I was in touch yesterday with two people who were watching the SREC meeting–in particular, the discussion of the resolution concerning the speaker’s race. The advocates of the resolution were careful to present it as a neutral action that did not take sides in the speaker’s race. However, two pro-Craddick legislators showed up at the meeting and spoke about the resolution–Bill Zedler and Dan Flynn. Both are publicly committed to Craddick, though Zedler will not be able to vote for speaker, having lost his race for reelection. Here is the report that I received: “Zedler spoke at the start of the meeting and endorsed the resolution, attacking what he viewed to be wayward Republicans [not a verbatim who did not promote true Republican principles [not his precise words]. Flynn made similar comments after the Resolution was adopted, saying that pro-life and pro-family achievements accomplished the past several years would be rolled back under a liberal speaker and that there was only one man the Congressional delegation wanted as speaker for Redistricting. Neither (that I can recall) ever mentioned Craddick by name.”
This is the text of the resolution:
Resolution Supporting Election of a Republican Speaker of the Texas House of Representatives
WHEREAS, a primary function of the Republican Party of Texas is to elect candidates that embrace the principles articulated by the Republican Party of Texas Platform and to enact those principles legislatively;
WHEREAS, the success of the advancement of Republican principles in Texas depends heavily upon having a Republican Speaker of the Texas House of Representatives elected by a majority of the 76 members of the Republican House Caucus; now, therefore, be it
RESOLVED, that the Republican Party of Texas calls upon Republican members of the Texas House of Representatives to only support for election, and to elect, a Republican as Speaker of the Texas House who gains the support and vote of the majority of Republican House Members; and, be it further
RESOLVED, that the Republican Party of Texas calls upon Republican members of the Texas House of Representatives to hold all votes for Speaker of the Texas House of Representatives by open, public ballot; and, be it further
RESOLVED, that a copy of this resolution be delivered by electronic mail to each Republican member of the Texas House of Representatives and posted on the Republican Party of Texas website.
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This commentary was posted to the Lone Star Report web site, and I appreciate receiving a copy:
We just got a call from SREC Member Jason Moore of Odessa (Senate District 31). He was one of the three lead authors of the resolution. He told LSR that none of the authors were asked to bring the resolution by any sitting legislator and that they did it on their own initaitive. He said that he, Russ Duerstine of San Angelo (Senate District 28) and Brian Russell of Austin (Senate District 14) are the lead authors of the resolution.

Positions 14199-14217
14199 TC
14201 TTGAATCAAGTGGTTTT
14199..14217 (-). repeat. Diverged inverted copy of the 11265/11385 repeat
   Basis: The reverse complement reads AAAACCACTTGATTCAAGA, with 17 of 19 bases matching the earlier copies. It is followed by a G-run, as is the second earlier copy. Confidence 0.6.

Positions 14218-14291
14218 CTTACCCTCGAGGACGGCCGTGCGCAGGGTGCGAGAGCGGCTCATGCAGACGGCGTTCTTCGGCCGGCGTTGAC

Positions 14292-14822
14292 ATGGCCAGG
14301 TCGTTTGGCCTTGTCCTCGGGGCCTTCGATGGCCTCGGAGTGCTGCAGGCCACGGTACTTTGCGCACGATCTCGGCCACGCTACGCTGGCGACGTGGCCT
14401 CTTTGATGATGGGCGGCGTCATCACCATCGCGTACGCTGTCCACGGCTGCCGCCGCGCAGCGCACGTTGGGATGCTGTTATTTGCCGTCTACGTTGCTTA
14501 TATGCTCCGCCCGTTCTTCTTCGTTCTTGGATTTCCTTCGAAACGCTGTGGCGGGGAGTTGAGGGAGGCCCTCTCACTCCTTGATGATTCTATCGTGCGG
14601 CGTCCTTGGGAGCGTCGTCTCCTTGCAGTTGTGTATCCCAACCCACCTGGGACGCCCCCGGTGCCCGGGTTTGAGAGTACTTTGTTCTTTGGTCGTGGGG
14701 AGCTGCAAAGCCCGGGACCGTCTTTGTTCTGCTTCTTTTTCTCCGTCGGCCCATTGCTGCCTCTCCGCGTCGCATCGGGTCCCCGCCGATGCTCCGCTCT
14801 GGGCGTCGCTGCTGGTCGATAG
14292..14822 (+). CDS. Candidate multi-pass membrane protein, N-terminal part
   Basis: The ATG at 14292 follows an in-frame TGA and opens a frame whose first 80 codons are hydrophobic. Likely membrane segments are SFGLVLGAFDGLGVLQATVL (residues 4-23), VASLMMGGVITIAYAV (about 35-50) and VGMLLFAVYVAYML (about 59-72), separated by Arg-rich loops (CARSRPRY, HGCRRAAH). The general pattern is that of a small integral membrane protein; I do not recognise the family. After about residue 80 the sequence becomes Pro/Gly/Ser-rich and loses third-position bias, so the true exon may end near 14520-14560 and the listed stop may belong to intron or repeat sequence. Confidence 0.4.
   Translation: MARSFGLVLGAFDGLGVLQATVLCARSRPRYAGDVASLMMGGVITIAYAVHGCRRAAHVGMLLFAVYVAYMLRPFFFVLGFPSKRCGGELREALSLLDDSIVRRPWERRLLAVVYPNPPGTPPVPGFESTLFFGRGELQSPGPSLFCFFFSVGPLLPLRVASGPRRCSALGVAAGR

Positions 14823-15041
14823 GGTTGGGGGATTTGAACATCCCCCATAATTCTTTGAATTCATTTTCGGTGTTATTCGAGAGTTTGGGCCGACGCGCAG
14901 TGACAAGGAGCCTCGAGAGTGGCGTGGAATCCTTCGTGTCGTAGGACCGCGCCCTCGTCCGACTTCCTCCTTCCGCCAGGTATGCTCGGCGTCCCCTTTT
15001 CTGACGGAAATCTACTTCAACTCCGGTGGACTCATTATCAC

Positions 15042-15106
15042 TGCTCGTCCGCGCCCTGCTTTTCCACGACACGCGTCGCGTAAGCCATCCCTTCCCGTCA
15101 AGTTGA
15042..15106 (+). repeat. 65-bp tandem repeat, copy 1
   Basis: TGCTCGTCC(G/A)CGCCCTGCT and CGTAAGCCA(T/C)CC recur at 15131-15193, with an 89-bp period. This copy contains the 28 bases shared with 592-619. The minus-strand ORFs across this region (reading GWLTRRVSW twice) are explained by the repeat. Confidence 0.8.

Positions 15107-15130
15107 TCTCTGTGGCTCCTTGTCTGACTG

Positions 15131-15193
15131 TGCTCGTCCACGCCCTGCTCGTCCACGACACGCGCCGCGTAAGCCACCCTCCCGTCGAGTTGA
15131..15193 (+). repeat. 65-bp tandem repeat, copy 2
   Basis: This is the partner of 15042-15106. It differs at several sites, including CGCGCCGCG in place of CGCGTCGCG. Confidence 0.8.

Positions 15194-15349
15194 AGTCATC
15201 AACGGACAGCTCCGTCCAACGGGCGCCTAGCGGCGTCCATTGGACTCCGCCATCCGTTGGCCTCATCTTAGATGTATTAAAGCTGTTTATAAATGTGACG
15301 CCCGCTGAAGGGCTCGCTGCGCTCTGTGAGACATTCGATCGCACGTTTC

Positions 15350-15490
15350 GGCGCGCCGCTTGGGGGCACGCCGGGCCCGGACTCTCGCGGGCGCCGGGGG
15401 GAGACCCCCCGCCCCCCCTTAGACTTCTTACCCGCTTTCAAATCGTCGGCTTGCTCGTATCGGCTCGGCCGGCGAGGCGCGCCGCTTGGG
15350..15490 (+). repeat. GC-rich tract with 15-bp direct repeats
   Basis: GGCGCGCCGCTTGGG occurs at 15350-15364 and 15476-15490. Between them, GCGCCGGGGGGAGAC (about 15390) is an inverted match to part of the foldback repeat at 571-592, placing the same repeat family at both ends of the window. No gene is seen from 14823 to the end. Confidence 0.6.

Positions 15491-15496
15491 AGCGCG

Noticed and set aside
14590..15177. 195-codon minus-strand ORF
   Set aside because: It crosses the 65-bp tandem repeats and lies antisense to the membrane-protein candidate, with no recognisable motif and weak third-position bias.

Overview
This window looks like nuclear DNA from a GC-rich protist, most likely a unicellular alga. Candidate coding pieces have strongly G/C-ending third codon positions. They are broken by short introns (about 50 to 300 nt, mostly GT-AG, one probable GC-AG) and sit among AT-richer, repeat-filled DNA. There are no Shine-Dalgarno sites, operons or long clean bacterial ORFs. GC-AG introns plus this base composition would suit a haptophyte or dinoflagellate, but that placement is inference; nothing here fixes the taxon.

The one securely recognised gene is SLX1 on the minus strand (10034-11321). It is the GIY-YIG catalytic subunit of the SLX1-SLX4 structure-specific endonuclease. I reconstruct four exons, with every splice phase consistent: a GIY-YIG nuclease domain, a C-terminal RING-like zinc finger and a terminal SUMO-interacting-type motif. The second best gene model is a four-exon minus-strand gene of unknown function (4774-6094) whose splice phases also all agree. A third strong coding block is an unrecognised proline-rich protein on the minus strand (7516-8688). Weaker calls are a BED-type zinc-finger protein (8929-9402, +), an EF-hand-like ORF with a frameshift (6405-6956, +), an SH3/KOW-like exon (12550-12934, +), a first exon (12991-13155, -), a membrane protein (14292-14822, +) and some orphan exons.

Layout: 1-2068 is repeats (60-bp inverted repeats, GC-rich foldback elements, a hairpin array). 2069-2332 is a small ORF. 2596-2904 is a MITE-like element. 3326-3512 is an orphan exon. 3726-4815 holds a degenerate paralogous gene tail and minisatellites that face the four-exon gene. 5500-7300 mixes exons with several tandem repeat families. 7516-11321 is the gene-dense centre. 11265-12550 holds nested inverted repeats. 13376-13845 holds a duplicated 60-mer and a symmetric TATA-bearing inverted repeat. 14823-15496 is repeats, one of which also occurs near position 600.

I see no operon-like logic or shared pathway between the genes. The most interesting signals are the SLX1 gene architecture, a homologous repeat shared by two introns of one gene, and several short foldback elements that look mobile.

“The three of us who came up with this resolution specifically talked with our fellow SREC members that we wanted the resolution to be member-neutral,” Moore said. “We don’t want to cram any specific candidate down the members’ throats.”
Moore also added that he is shocked that only Tom Craddick has stated publicly his support for an open and transparent speaker ballot. “It’s a sad commentary on our political process that only one of the Republican candidates for speaker to date has publicly proclaimed his support for openness and transparency in the way the House elects its leader,” Moore added.
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Was the resolution member-neutral? The words “Tom Craddick” do not appear in it, but the criterion that Republican members of the House of Representatives [should] “only support for election … a Republican as Speaker of the Texas House who gains the support and vote of the majority of Republican House Members” clearly favors Craddick at the present time, since he has been gathering pledges for some time and, I reckon, has at least 39 GOP pleges, or a majority of the 76-member majority. Of course, that could change, if members perceive that Craddick has stalled out and can’t get to 76 votes overall. The requirement of an open and transparent ballot, whatever may be its merits, also favors Craddick, because it opens the door to intimidation and retaliation.
One other point: Flynn’s comment that members of the congressional delegation prefer one man (obviously Craddick) to be in charge of redistricting is not germane. Congression redistricting is three years and two speaker’s races away. Think of all the impediments to getting a bill that favors Republicans through both houses and onto the governor’s desk for his (or her!) signature. Democrats could have a majority of the House. The Senate Democrats could block the bill under the two-thirds rule. A Democratic governor could veto the bill. The Obama Justice Department could scotch it. And the federal courts will have their say as well. Tom Craddick will not be much of a factor, whether he is speaker or not.